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From: wang <c00jsw00.nchc.org.tw>

Date: Thu, 03 May 2007 16:06:43 +0800

Dear all ,

I want to use distance constraint ( Ca atom of 121th residue and Ca of

251th residue ) .

Could you tell me how to do that ? I tried NOE module . But I still

didn't success .

thank you

Wang

David Mobley 提到:

*> It's probably also worth pointing out at this point that the Jarzynski
*

*> equality requires (on point 4) a large number (n) of simulations
*

*> because the most important values for the average are those at the
*

*> tails of the distribution. How large is hard to say -- but do some
*

*> testing at the beginning to see whether this is a price you can afford
*

*> to pay!
*

*>
*

*> (See the recent Jarzynski paper on convergence of exponentially
*

*> averaged work values). The Crooks approach is more efficient, but
*

*> requires doing both forward and reverse simulations for every
*

*> transformation. Not sure whether this is easy (possible?) to do with
*

*> the current code, as I'm not an SMD guy... You'd need fewer
*

*> realizations then.
*

*>
*

*> David
*

*>
*

*>
*

*> On 5/2/07, Gustavo Seabra <gustavo.seabra.gmail.com> wrote:
*

*>
*

*>> Hi James,
*

*>>
*

*>> What your code is doing, it seems to me, is averaging over all work
*

*>> values from *one* run, which has no meaning. To use the Jarzynski
*

*>> relationship, what you want is to, *at each point*, average a large
*

*>> number of work values. So, what you would do is:
*

*>>
*

*>> 1. Equilibrate the system, using a restraint to keep the coordinate of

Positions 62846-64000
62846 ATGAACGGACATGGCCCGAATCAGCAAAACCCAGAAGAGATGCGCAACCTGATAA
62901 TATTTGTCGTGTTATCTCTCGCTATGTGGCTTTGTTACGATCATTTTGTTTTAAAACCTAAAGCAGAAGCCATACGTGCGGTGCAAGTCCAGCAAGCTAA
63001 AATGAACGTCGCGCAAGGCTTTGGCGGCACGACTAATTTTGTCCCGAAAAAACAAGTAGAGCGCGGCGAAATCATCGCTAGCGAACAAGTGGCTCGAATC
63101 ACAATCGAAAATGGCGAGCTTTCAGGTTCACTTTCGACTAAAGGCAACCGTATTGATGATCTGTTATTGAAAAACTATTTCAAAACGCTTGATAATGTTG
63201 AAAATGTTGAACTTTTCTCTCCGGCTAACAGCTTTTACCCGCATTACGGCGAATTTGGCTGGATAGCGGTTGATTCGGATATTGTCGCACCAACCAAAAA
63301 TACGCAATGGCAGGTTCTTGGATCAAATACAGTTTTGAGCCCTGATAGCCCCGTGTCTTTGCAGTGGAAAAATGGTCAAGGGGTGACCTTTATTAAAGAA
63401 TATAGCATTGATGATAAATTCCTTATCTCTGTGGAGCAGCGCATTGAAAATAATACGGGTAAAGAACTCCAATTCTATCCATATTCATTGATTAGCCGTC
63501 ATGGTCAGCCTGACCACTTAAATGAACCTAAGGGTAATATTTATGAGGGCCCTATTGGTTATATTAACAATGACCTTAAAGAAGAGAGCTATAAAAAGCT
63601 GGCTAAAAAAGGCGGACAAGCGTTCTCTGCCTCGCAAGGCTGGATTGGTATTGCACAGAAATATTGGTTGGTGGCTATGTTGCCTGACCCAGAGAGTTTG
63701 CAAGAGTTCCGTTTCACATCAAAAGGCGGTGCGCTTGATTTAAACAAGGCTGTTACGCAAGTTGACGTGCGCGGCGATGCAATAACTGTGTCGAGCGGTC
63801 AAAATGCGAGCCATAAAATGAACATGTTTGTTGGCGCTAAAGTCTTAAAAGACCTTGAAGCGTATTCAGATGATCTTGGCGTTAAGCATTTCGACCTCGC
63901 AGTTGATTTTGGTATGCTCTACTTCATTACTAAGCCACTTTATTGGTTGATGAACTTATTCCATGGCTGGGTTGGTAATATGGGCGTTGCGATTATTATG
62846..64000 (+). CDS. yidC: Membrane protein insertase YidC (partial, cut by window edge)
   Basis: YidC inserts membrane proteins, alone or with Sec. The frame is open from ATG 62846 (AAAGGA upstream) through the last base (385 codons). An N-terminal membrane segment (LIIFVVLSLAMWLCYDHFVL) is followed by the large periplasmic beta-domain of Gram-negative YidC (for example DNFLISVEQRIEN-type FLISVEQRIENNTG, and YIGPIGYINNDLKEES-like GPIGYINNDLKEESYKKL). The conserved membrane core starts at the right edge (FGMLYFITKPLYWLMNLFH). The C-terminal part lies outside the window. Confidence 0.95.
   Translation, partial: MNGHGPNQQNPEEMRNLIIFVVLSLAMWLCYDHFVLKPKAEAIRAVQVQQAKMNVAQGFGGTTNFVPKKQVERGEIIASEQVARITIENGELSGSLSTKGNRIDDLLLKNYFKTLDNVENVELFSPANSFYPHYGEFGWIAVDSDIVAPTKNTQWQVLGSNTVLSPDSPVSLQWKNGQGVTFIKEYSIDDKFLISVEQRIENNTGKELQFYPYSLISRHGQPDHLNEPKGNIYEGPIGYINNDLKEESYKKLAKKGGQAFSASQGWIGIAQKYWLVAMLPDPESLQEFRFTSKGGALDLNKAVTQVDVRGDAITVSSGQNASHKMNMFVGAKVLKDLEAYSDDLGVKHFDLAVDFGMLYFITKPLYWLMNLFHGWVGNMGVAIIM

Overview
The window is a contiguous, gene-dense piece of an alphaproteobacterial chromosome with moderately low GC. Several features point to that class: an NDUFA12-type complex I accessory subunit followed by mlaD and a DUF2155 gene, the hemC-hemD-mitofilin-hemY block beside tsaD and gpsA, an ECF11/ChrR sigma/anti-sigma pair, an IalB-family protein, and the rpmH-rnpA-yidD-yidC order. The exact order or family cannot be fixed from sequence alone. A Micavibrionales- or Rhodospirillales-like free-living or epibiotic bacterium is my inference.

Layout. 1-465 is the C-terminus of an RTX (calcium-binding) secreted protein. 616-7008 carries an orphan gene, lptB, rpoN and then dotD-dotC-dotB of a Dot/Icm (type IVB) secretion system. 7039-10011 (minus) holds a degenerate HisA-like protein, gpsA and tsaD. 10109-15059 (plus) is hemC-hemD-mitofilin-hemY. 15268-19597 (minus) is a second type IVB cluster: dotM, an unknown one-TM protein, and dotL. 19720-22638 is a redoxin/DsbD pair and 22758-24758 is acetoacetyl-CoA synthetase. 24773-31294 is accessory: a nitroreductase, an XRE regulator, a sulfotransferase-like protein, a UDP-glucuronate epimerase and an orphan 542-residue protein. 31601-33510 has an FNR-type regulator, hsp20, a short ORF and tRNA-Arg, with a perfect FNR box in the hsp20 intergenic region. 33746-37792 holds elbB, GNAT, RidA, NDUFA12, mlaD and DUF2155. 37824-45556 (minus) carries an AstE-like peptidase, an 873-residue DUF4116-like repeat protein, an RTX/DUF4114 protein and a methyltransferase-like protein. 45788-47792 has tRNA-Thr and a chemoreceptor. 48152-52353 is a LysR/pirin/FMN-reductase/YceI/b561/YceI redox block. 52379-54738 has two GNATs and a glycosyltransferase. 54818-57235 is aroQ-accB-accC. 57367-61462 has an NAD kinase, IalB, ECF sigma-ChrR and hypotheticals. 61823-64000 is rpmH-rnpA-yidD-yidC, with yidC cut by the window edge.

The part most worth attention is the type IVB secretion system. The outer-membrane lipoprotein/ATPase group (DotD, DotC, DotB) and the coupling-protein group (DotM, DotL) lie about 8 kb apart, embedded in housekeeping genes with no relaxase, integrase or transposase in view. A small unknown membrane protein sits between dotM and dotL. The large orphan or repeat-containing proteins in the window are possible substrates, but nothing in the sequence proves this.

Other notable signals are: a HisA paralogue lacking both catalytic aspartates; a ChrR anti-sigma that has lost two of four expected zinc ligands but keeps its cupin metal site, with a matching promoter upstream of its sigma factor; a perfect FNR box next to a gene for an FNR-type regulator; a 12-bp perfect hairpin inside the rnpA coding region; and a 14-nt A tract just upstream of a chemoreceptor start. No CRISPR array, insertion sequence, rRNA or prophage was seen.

*

*>> interest in the initial value. This will give you an equilibrated
*

*>> initial ensemble. (Now, if only we could define "equilibrate"... :-) )
*

*>>
*

*>> 2. From that equilibrated ensemble, pick a large number of structures
*

*>> (let's call it 'n'). These will be your initial structures for the next
*

*>> step, the pulling using the smd module.
*

*>>
*

*>> 3. (And this is the part you seem to be missing.) For each one of the
*

*>> 'n' structures you've picked, run an *independent* smd simulation,
*

*>> slowly pulling the coordinate from the initial to the final value.
*

*>> Notice that this will give you 'n' dist_vs_t files. Now the fun
*

*>> begins...
*

*>>
*

*>> 4. At every value of the reaction coordinate (1st column), average the
*

*>> work values from all the 'n' different simulations, using the Jarzynski
*

*>> formula. This will give you a (relative) free energy value at every
*

*>> value of the reaction coordinate, your "PMF" if you will.
*

*>>
*

*>> I hope that makes it a bit clearer for you.
*

*>>
*

*>> Good luck,
*

*>>
*

*>> Gustavo.
*

*>>
*

*>>
*

*>>
*

*>> James W wrote:
*

*>> > Dear Prof. Roitberg ,
*

*>> > I used the amber smd module to run a simulation . This is my output :
*

*>> > ____________________________________________________________________
*

*>> > x0(t) x force work
*

*>> > 57.00000 57.73576 -1471.51842 0.00000
*

*>> > 57.00093 57.34648 -691.10171 -1.00562
*

*>> > .....
*

*>> > ____________________________________________________________________
*

*>> > And this is my code for com[uting pmf :
*

*>> > ____________________________________________________________________
*

*>> > program pmf
*

*>> > real :: coor(100000),p(100000) ,work(100000)
*

*>> > beta = 1.04652438
*

*>> > open(unit=10,file='dist_vs_t')
*

*>> > do i=1,100000,1
*

*>> > read(10,*) a,b,c,d
*

*>> > coor(i) = a
*

*>> > work(i) = d
*

*>> > end do
*

*>> > ! PMF
*

*>> > do i=1,100000,1
*

*>> > pt = exp ( - work(i)/beta ) / i
*